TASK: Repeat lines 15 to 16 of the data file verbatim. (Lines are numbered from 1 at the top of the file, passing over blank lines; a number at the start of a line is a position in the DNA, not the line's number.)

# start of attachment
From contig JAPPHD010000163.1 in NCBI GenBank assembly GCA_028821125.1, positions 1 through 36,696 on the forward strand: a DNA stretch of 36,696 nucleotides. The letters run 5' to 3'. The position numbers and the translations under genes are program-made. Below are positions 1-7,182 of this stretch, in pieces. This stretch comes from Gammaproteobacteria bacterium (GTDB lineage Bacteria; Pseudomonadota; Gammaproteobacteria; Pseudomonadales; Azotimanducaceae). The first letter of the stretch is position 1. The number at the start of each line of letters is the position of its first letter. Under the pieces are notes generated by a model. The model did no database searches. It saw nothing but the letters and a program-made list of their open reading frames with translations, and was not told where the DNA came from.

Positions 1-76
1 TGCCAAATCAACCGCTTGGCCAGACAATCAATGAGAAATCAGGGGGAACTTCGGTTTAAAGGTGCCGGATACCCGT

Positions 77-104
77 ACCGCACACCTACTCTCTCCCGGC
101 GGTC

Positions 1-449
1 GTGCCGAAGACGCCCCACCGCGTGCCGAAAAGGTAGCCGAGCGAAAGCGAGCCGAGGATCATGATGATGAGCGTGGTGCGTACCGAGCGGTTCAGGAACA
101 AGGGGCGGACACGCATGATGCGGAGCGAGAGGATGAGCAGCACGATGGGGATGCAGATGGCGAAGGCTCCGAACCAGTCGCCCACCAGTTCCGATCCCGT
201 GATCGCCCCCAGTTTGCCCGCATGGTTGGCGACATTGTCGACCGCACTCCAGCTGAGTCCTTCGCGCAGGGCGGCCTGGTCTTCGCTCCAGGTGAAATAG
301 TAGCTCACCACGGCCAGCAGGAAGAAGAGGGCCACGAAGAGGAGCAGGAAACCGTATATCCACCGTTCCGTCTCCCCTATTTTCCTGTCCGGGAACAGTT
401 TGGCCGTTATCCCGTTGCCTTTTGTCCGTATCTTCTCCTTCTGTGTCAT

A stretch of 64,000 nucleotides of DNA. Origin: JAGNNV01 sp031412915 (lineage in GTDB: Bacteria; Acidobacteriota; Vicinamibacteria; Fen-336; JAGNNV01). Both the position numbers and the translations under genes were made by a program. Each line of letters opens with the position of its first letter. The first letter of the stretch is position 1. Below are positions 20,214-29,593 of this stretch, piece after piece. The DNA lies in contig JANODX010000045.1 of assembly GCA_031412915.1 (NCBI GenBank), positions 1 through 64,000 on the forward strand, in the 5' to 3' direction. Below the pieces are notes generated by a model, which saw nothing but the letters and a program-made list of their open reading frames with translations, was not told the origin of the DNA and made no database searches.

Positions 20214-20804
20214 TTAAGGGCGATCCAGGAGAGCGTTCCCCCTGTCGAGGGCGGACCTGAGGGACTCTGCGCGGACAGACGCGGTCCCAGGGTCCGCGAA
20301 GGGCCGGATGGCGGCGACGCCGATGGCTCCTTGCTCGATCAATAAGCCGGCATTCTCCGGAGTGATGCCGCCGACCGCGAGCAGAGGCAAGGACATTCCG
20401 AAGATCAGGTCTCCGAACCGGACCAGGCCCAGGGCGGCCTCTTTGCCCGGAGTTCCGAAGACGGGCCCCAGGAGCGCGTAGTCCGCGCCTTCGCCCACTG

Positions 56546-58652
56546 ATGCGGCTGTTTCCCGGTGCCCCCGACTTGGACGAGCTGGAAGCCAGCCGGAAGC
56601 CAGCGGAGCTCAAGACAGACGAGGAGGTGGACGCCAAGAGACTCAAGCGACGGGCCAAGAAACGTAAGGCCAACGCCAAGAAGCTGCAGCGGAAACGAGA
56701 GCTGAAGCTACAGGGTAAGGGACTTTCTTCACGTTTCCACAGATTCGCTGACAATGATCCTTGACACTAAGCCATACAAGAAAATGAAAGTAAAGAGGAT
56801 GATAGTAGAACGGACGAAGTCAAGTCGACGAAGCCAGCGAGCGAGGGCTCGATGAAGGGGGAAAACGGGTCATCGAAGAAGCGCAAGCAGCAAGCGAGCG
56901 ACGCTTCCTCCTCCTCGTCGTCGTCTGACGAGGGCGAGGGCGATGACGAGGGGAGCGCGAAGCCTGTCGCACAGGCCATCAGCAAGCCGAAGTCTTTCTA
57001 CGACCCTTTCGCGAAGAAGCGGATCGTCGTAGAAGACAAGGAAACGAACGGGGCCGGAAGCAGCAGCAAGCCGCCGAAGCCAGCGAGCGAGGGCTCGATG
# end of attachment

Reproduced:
20214 TTAAGGGCGATCCAGGAGAGCGTTCCCCCTGTCGAGGGCGGACCTGAGGGACTCTGCGCGGACAGACGCGGTCCCAGGGTCCGCGAA
20301 GGGCCGGATGGCGGCGACGCCGATGGCTCCTTGCTCGATCAATAAGCCGGCATTCTCCGGAGTGATGCCGCCGACCGCGAGCAGAGGCAAGGACATTCCG